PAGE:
The program aims to build incentives for existing carriers to build opportunities for smaller carriers and tribal nations through leasing or partitioning spectrum. Existing carriers will be rewarded with longer license terms, extensions on build-out obligations, and more flexibility in construction requirements.

“It’s about making sure wireless connections are available in 100 percent of rural America,” she said.

She also indicated her commitment to work with Congress to fund the FCC’s “rip and replace” program to reimburse many rural operators’ transitions from Chinese-manufactured telecommunications equipment. She also touted the role that open radio access networks can plan in more secure telecommunications infrastructure.

In other news at the conference, FCC Commissioner Brendan Carr addressed the role of funding broadband operations in rural America, the challenges of workforce training, and ensuring that rural carriers have access to high-cost universal service support.

In a session moderated by AmeriCrew CEO Kelley Dunne, panelists from the U.S. Labor Department, the Wireless Infrastructure Association and Texas A&M Extension Education Services addressed the need to offer a vocational career path for individuals for whom a four-year degree may not be the right choice. AmeriCrew helps U.S. military veterans obtain careers in building fiber, wireless and electric vehicle charging infrastructure.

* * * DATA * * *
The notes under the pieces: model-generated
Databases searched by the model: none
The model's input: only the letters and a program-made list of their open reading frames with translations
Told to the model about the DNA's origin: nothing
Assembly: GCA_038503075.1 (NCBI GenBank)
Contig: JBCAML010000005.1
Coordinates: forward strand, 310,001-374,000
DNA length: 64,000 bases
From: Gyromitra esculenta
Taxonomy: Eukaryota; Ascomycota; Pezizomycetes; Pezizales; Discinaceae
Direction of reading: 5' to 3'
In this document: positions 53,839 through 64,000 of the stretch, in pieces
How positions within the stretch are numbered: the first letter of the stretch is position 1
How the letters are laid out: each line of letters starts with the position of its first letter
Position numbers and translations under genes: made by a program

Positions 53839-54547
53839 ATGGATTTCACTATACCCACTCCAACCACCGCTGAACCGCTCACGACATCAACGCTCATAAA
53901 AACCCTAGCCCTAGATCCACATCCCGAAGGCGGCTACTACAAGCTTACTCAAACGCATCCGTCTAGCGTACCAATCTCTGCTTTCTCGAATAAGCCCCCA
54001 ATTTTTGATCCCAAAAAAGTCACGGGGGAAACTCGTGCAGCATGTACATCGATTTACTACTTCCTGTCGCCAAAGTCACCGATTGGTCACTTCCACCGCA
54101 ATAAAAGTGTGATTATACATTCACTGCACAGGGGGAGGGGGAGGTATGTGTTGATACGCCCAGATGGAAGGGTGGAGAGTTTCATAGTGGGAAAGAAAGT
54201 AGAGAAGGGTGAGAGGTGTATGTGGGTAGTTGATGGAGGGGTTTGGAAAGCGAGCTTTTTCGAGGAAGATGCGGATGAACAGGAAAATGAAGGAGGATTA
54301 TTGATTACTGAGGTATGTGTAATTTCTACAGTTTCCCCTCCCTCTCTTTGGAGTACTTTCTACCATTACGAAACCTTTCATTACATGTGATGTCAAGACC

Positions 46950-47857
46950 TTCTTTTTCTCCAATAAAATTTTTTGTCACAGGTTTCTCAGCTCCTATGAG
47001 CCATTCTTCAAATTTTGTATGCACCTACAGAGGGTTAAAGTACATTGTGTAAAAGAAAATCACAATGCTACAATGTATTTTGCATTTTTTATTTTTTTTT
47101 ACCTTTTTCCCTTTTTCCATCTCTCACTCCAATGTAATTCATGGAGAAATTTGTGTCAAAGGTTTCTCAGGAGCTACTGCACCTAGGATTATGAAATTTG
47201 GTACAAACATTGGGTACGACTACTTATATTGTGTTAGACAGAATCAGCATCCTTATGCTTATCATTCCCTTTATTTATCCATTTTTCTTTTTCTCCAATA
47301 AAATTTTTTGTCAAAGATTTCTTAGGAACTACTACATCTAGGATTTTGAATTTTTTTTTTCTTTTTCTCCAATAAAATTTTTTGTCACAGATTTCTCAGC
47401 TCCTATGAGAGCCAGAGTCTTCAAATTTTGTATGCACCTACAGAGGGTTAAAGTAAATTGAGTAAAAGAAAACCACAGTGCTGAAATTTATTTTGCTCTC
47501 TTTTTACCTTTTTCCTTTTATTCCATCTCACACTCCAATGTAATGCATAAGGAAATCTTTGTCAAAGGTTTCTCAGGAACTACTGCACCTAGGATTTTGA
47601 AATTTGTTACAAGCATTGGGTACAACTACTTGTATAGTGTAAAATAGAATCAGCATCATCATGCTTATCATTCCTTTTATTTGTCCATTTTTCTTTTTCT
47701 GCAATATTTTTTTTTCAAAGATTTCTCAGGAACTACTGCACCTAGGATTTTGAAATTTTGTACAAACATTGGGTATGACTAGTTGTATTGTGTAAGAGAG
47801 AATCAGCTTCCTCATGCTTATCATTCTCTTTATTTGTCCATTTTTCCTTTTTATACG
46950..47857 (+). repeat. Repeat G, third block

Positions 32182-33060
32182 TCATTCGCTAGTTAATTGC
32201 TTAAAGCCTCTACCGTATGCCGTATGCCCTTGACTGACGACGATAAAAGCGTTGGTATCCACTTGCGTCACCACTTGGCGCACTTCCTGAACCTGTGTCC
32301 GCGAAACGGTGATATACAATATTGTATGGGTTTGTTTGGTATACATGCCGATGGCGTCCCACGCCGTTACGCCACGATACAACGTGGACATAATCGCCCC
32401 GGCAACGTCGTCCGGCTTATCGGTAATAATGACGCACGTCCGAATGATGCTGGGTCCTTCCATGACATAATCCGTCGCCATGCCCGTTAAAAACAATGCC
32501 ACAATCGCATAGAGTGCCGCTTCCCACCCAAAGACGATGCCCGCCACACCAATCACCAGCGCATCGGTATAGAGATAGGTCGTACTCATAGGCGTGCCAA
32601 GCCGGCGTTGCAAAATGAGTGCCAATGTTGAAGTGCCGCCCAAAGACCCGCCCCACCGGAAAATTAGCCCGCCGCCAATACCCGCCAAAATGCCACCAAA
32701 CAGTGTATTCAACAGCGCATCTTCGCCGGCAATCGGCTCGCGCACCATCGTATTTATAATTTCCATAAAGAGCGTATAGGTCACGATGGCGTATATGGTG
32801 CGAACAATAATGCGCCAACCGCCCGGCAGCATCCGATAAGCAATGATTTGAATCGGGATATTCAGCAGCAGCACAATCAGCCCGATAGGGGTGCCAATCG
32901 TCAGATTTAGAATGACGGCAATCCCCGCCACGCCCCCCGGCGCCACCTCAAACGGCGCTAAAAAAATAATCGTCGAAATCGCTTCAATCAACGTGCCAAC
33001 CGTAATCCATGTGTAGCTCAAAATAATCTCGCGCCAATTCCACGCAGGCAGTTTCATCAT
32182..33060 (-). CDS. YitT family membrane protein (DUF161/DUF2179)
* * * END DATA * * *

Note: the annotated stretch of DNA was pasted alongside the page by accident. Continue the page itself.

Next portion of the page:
Broadband Breakfast Editor and Publisher Drew Clark contributed to this report.

Continue Reading

Broadband's Impact

Broadband Speeds Have Significant Impact on Economy, Research Director Says

From 2010 to 2020, a 10.9 percent growth in broadband penetration drove .04 percent increase in GDP, the study found.

Published

on

Photo of Alan Davidson of the NTIA, Caroline Kitchens of Shopify, Raul Katz of Columbia University (left to right)

WASHINGTON, June 28, 2022 – Broadband and higher speeds have made significant contributions to economic growth over the last decade, according to a study discussed at a Network On conference Tuesday.

Raul Katz, director of business strategy research at Columbia University, conducted his research to determine where the United States economy would be if broadband had not evolved since 2010. He developed four models to explain the economic contribution of broadband, and all found support to suggest that broadband development has contributed to substantial economic growth.

The long-run economic growth model showed that between 2010 and 2020, a 10.9 percent growth in broadband penetration drove a .04 percent increase in gross domestic product – the measure of the value of goods and services produced in the nation. States with higher speed broadband had an economic impact of an additional 11.5 percent.

“States with higher speeds of broadband have a higher economic effect,” said Katz. “Not only is there penetration as a driver, but there’s also… return to speed. At faster speeds, the economy tends to be more efficient.”

The study found that if broadband adoption and speed had remained unchanged since 2010, the 2020 GDP would have been 6.27 percent lower, said Katz.

Caroline Kitchens, a representative for ecommerce platform Shopify, said Tuesday that there’s been great growth in the ecommerce business, which relies entirely on a broadband connection. “Worldwide, Shopify merchants create 3.5 million jobs and have an economic impact of more than $307 billion. It goes without saying that none of this is possible without broadband access.”

“We have really seen firsthand how broadband access promotes entrepreneurship,” said Kitchens, indicating that this has promoted a growing economy in over 100 countries.

Continue Reading

Recent

Signup for Broadband Breakfast

Get twice-weekly Breakfast Media news alerts.
* = required field

Trending